Items I choose to open are as various as Ask Better Questions (shared by Jonathan Fields; author, SXSW speaker, a practical business philosopher), Ex HP CEO Forgoes Severance; Lawsuit Avoided (shared by Breanne Potter, a very smart person who writes the wonderfully engaging Critical Thinkers), and Quora added Posts, a microblogging feature (shared by tech spotter Louis Gray).

The smartest people. The best content curation.

Spotting Importance & Hot Trends

Some items bubble by several times over a period of time. These are ehhh. maybe items but you notice how the item rolls through the group and how it keeps catching peoples attention; how people keep sharing it.

The really good stuff? One glance tells it all.


See those items where multiple people said to themselves hey, this is good stuff, I better share this? Those items are usually very relevant to the topics I follow. A trick that makes you go uhh! why didnt I think of that!; a tool thats just too good; a way of looking at things that changes everything youre going to do for your site today " or, as often happens, the most essential you have to know this news in the industries I follow.

How This Works For You

Figure out why youre doing this. Whats your information intention?

For now, lets say you want to use outside expert knowledge to make your company better.

Provided you already have a Google Reader account, heres what you do

Find your first industry leader or expert whose opinion you respect and/or agree with.

You can search from your friends manager page via people names, email, or keywords.


Once you find someone, click on follow but also open their profile in a new tab.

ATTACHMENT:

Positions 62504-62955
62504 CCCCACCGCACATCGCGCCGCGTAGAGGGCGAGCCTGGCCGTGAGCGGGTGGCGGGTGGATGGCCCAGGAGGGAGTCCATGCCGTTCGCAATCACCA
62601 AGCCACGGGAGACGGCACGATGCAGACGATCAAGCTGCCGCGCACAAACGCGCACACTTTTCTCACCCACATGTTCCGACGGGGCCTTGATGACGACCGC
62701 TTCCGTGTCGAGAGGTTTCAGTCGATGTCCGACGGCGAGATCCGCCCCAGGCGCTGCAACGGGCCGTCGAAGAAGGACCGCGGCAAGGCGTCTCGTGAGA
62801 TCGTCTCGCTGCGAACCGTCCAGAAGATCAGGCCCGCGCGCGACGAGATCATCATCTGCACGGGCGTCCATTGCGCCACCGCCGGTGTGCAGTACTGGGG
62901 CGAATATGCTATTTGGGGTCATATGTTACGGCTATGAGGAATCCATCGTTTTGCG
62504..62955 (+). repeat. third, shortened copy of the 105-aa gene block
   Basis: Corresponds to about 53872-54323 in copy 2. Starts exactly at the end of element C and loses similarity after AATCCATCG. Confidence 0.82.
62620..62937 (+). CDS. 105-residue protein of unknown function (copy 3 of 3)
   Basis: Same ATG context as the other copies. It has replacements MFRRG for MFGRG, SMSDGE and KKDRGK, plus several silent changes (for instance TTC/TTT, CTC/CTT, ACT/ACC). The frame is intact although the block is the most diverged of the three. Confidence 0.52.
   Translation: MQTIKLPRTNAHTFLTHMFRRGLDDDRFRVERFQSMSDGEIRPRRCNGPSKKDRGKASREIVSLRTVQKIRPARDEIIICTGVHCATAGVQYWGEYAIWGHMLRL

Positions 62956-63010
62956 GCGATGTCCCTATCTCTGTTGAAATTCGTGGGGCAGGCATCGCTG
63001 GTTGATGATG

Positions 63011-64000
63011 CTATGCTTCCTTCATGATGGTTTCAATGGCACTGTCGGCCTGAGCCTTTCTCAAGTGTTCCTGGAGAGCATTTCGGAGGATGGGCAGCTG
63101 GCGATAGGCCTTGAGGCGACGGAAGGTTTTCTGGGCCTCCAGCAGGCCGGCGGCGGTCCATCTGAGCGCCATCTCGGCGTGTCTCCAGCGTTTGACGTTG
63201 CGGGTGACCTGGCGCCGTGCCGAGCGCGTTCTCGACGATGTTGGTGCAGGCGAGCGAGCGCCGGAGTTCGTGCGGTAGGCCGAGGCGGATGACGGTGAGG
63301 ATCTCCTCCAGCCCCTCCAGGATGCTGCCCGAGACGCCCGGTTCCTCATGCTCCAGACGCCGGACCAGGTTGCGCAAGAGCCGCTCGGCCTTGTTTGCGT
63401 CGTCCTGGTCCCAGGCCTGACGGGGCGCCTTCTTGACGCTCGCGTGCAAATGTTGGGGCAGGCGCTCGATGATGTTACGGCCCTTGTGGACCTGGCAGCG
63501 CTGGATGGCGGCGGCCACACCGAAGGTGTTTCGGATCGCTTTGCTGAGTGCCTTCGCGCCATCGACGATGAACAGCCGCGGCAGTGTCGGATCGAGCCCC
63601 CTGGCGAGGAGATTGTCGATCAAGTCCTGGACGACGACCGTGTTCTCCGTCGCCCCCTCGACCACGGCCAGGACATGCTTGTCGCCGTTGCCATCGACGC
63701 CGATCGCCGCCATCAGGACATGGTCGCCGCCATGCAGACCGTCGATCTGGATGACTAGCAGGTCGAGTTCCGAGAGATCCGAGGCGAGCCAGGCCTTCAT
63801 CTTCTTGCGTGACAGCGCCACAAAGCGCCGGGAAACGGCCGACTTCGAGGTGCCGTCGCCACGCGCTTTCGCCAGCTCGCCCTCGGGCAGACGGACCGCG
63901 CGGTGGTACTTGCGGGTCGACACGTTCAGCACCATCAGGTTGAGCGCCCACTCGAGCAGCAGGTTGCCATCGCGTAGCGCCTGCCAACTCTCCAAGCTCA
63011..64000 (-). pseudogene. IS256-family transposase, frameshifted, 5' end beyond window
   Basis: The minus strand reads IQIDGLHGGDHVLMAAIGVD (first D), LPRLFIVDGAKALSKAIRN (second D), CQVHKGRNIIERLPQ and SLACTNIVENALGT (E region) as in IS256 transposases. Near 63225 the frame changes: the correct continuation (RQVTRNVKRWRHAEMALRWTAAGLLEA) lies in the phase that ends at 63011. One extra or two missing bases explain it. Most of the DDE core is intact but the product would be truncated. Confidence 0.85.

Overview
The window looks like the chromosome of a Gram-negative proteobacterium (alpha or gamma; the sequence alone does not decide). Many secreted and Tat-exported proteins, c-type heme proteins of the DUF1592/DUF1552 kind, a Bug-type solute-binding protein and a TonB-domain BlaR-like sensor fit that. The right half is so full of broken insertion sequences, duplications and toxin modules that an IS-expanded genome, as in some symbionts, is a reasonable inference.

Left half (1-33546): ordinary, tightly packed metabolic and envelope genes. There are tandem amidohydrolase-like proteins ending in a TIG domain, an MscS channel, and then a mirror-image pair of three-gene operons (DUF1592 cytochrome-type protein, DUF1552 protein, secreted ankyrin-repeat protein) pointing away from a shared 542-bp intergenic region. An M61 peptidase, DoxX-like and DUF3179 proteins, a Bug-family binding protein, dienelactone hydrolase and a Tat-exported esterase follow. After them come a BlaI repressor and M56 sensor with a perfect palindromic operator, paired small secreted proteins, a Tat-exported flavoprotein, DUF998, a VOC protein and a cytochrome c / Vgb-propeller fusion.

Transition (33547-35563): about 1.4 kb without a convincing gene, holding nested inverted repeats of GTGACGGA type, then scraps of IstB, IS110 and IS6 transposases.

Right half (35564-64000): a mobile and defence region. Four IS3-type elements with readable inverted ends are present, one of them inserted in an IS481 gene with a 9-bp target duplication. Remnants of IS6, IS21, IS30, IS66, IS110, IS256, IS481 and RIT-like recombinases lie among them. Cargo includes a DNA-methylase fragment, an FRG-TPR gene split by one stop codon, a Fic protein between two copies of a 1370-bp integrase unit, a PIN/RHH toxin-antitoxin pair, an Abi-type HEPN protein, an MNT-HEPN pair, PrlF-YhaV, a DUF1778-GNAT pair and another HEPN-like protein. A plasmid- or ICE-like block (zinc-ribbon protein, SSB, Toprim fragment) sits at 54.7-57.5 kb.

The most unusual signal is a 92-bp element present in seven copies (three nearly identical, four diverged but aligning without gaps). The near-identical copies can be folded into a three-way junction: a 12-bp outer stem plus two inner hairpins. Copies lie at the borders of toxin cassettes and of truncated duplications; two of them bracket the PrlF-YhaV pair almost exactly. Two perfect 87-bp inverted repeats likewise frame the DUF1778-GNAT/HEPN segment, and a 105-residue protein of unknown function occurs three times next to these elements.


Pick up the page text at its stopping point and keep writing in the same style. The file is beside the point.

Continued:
With their full Google Profile open, look for information that tells you who else is following this person " and who the person is following.


Clicking either of those links brings up a little window with a list of names.




Both lists are valuable in their own accord. As I like the material Steve Rubel comes up with, its very likely Ill enjoy reading what his contacts have to say, what they are sharing with him.

Likewise the people following obviously share a same set of interests so from this list too I can pick people.

You can preview peoples profile and see what they share, either via their linked Google Reader account or by looking at their Google Buzz stream, but Ive found its more efficient to follow a number and then remove those who dont fit your information needs.

Super Bonus Benefit

Anytime I want to know what the meta-brain thinks about a topic, what it finds important or remarkable, I simply do a search to see what the experts I follow have found:


As before, I can see double-plus remarkable items by spotting how many people are sharing them.

About the Author: Ruud Hein

My paid passion at Search Engine People sees me applying my passions and knowledge to a wide array of problems, ones I usually experience as challenges. People who know me know I love coffee.

Ruud Heinblankblankblank